Gov. Gavin Newsom has barely bothered to campaign for reelection ahead of the June 7 primary. U.S. Sen. Alex Padilla, whom Newsom appointed less than two years ago, is expected to breeze through despite never being elected to his post.
With the lack of suspense in California’s marquee races, the greatest challenge facing voters may be rousing themselves enough to cast ballots to decide other contests that could sway the balance of power in Congress and the future of state criminal justice policies.
After Newsom beat back a recall, “the gubernatorial election seems like an afterthought,” said Republican political consultant Kevin Spillane.
“There are a couple very interesting down-ballot statewide races. But in general, from a statewide perspective, there is not a lot for voters to get excited about,” Spillane said before early in-person voting began Saturday in much of the state. “There are individual interesting races. They are probably most interesting to political insiders than the average voter.”
The low-intensity vibe threatens to suppress turnout and boil down the June electorate to habitual voters and hardcore partisans, a result traditionally favoring Republicans. That could be counterbalanced, however, by the contentious race for mayor of Los Angeles, a contest outshining everything else on the ballot. Los Angeles is home to 1 out of every 10 registered voters in the state, the overwhelming majority of whom are Democrats.
Low voter turnout would stand in stark contrast to California officials mailing a ballot to all 22 million voters with an active registration. Those ballots could largely remain unopened by voters who more often turn out to participate in presidential election cycles.
Among the more intriguing twists in statewide races is the emergence of candidates shunning affiliation with any political party, including a top candidate for California attorney general.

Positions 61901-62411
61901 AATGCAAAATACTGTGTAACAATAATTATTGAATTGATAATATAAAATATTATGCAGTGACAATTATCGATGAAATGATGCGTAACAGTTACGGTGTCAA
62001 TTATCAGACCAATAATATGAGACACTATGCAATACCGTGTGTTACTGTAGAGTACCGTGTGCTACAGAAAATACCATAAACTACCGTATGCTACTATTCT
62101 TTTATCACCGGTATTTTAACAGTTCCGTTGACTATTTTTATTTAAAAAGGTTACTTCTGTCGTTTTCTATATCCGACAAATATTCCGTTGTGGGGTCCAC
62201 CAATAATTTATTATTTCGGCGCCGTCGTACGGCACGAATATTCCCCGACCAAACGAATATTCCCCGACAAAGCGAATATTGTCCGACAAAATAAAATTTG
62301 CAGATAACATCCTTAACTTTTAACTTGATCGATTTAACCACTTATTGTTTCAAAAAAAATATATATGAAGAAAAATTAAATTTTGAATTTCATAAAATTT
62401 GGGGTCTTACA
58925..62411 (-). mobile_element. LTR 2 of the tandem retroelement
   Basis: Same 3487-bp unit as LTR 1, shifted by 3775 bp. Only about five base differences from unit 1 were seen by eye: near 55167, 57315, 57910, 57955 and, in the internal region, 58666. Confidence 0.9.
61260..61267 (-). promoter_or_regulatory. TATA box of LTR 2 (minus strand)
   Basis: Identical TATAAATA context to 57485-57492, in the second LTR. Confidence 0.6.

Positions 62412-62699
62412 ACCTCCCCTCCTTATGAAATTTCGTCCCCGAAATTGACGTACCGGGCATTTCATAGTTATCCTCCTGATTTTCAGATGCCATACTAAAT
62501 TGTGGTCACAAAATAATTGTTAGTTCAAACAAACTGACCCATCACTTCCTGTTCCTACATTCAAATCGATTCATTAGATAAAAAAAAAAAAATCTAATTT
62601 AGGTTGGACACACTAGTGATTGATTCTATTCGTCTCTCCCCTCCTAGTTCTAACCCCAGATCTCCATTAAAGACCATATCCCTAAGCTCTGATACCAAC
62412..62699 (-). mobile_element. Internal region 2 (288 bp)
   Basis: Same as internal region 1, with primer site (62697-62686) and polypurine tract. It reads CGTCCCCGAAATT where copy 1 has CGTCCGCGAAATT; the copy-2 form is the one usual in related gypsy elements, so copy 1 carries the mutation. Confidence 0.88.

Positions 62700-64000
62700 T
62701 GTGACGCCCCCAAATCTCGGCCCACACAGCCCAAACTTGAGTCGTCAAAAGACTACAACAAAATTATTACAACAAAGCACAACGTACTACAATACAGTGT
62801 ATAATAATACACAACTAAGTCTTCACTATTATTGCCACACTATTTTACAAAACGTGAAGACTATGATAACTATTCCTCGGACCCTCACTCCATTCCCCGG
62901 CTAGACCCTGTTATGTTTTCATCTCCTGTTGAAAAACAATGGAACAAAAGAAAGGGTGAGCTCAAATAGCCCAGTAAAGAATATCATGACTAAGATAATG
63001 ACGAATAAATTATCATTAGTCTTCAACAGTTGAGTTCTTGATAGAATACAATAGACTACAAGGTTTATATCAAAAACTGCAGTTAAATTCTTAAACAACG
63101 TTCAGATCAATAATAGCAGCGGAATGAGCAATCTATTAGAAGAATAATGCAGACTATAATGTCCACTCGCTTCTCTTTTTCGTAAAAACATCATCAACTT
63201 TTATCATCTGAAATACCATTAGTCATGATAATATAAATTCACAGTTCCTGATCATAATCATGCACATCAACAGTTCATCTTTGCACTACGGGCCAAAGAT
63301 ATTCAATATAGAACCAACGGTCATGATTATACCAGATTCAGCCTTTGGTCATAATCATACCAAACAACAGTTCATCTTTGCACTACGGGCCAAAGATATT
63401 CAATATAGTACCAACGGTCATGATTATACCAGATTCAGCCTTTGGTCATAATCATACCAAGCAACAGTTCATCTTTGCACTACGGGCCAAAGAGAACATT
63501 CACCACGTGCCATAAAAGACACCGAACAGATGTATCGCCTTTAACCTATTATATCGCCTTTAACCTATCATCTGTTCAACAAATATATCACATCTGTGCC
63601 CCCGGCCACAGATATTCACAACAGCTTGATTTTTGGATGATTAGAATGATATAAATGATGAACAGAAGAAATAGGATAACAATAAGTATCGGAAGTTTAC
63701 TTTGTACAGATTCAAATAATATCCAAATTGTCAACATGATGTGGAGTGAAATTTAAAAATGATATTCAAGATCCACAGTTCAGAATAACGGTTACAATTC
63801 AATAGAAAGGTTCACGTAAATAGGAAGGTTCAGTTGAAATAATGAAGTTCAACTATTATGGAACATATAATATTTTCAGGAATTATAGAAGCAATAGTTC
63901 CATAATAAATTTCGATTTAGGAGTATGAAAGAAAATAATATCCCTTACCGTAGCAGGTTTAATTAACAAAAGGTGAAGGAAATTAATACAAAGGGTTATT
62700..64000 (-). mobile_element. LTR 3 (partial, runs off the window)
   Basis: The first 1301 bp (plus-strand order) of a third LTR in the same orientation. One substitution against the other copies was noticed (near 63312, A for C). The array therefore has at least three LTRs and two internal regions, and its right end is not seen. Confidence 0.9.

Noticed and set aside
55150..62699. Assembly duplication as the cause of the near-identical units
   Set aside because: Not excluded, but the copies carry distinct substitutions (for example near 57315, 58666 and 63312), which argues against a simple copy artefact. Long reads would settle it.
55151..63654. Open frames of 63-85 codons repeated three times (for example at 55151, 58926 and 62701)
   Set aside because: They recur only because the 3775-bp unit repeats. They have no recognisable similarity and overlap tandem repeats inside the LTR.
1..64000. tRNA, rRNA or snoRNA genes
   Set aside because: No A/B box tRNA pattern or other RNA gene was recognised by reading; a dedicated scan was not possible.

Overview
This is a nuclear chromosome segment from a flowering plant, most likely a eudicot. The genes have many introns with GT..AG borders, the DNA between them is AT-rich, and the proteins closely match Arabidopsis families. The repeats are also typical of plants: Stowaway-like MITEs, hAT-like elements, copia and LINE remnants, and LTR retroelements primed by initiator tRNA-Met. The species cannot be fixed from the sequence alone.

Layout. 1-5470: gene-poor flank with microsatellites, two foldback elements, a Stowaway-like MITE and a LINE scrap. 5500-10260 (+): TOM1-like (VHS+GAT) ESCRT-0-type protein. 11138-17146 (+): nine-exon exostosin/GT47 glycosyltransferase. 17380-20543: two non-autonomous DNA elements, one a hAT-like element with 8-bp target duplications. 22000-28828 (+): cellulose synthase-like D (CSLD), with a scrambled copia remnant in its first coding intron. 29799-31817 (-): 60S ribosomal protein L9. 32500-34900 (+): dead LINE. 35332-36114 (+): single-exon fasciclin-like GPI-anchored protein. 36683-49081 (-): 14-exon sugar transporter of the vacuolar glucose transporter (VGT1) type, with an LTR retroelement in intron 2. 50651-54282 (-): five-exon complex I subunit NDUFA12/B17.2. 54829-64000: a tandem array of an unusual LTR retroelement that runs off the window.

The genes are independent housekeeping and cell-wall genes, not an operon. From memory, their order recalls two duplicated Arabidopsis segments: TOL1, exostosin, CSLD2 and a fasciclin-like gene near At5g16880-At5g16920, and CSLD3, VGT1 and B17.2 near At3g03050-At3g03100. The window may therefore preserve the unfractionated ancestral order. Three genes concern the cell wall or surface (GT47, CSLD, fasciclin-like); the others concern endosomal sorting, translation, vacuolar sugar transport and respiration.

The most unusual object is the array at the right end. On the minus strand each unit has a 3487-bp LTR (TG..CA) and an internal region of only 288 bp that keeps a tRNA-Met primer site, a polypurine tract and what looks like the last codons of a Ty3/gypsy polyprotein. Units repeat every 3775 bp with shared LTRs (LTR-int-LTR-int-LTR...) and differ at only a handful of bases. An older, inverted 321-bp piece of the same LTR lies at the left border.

Sacramento Dist. Atty. Anne Marie Schubert, a career prosecutor who shed her GOP registration in 2018 and switched to “no party preference,” hopes to defy the long odds traditionally faced by independent candidates and finish in the top two in the primary. If successful, Schubert in November would face off against Atty. Gen. Rob Bonta, another Newsom appointee known for his liberal stance on criminal justice.
A nettlesome independent also has arisen among the collection of the 25, little-known challengers trying to unseat Newsom. Bay Area energy and homeless policy activist Michael Shellenberger blames Newsom and California’s Democratic power brokers for a litany of the state’s ills, including the homelessness crisis, rising violent crime and skyrocketing housing prices.
“If Anne Marie Schubert or Michael Shellenberger actually make it into the top two, then those races will be very exciting,” Spillane said. “You would see a lot of action.”
All but one of the statewide contests have incumbent Democrats running for reelection, all of whom are expected to best their challengers in the primary and are favored to win reelection in November.
“The power of incumbency has never faded and, especially if it’s an election that people aren’t paying a lot of attention to, name recognition and experience on the job is always going to have a lot of sway,” said political scientist Kim Nalder at Sacramento State University. ” I think for the U.S. Senate race, that’s definitely going to be the case.”
Former California Republican Party Chairman Jim Brulte, in fact, says that no statewide Democratic officeholder running for reelection has lost since Sen. John Tunney was beaten by Republican S.I. Hayakawa in 1976.
“I know that because I’m the former chairman of the state party. I had to make sure we didn’t waste our resources trying to take out Jerry Brown in 2014,” Brulte said.
In that race, Brown easily won reelection by defeating Republican Neel Kashkari.
Republicans, however, do have a better shot at ending another losing streak — not winning an election for statewide office since 2006, the year Gov. Arnold Schwarzenegger won reelection and Steve Poizner became insurance commissioner. Republican Lanhee Chen, a public policy expert who teaches at Stanford University, is among the top contenders for state controller, a seat being vacated by Democrat Betty Yee, who is termed out.
If Chen survives the primary and advances to the November general election, it would be one of the few bright spots for those California Republicans wistfully watching their GOP brethren hold an upper hand in many of the nation’s most pivotal races, including those that could put Republicans in total control of Congress.
In fact, Californians as a whole have been largely eclipsed from the political drama and spotlight of this year’s midterm elections.